Abbey National has decided not to bank on Netware and is spending $100 million (£62.5 million) migrating its Novell infrastructure to Microsoft Windows NT.
The decision flies in the face of advice from the latest IDC study, 'Strategies for Windows NT in the Enterprise', where users of Netware cited its superior strength and reliability as the main reasons they have not adopted NT servers.
The bank, however, said its decision would result in increased network downtime. It said rolling out NT to 25,000 PC clients at its HQ and high street branches would cut costs and increase quality.
"We should get better quality of service and minimum cost of ownership, plus one universal OS," said Steve Lane, director of infrastructure operations at Abbey National.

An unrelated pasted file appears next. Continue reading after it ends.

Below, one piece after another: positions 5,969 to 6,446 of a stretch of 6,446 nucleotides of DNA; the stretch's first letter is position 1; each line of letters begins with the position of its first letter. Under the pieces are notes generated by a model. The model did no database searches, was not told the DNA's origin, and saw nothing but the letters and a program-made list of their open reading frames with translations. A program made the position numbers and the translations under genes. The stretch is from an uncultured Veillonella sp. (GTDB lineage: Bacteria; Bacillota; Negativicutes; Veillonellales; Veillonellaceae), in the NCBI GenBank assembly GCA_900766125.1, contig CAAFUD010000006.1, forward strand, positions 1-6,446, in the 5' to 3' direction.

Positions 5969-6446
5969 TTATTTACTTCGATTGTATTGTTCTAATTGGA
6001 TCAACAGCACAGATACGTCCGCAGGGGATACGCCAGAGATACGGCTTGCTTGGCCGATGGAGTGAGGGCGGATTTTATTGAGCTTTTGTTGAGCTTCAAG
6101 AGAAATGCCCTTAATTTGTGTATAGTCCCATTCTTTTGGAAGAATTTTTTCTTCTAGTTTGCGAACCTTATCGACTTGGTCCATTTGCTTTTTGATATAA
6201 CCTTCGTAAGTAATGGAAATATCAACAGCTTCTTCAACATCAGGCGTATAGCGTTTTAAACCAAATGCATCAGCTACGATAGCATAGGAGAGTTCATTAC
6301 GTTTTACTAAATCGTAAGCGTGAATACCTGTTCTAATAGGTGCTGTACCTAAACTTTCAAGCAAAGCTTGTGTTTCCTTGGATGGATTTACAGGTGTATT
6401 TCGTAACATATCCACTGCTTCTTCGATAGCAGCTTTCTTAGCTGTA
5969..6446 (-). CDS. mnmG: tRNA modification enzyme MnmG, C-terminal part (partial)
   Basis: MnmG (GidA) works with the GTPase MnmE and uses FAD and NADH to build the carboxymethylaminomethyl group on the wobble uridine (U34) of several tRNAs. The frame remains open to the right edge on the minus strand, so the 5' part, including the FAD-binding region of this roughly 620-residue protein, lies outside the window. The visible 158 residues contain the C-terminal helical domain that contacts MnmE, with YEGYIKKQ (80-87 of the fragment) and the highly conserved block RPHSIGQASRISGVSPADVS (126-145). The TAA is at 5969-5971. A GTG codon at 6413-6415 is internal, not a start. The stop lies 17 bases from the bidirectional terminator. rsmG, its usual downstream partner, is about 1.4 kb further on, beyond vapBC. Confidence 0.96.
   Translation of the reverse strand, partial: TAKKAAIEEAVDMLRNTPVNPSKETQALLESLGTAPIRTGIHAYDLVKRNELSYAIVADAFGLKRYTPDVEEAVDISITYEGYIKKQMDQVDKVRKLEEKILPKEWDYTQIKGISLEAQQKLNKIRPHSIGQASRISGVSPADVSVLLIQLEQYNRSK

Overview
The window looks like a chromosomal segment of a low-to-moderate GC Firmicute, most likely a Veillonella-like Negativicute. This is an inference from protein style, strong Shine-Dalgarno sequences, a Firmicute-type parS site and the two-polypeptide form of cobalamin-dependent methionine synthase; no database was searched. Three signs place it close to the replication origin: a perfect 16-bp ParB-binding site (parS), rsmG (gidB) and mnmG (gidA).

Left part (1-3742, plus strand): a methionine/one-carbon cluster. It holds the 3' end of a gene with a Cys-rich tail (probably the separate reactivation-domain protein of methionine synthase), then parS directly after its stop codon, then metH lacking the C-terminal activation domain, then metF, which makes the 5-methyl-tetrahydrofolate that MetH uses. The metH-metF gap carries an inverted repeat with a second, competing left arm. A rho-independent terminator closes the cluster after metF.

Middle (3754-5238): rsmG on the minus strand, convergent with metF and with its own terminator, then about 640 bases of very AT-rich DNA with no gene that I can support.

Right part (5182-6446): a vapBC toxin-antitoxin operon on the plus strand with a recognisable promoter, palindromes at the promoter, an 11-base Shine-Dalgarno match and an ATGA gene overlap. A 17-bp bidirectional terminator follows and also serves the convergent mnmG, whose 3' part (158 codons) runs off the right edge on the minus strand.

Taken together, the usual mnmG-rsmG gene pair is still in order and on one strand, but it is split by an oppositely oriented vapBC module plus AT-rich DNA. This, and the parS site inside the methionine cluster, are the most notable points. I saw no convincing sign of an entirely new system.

IDC advised deploying NT carefully. The report found the OS was most appropriate as a departmental infrastructure server, used for file/print, messaging and communications, rather than for running mission critical applications.
Dan Kusnetsky, program director for IDC's Operating Environments and Serverware research programs, warned: "Microsoft is very good at momentum marketing. It can turn reports of strong growth in revenues, software licence shipments, or clients being supported, into a message that NT is becoming the standard."
A Novell spokesperson admitted Netware had been scrapped by Abbey National, but claimed the bank was still interested in Novell Directory Services. "Although the decision for Abbey National to move to NT has been made, Wang, Novell and Abbey National are in discussions about implementing NDS into the network," he said.
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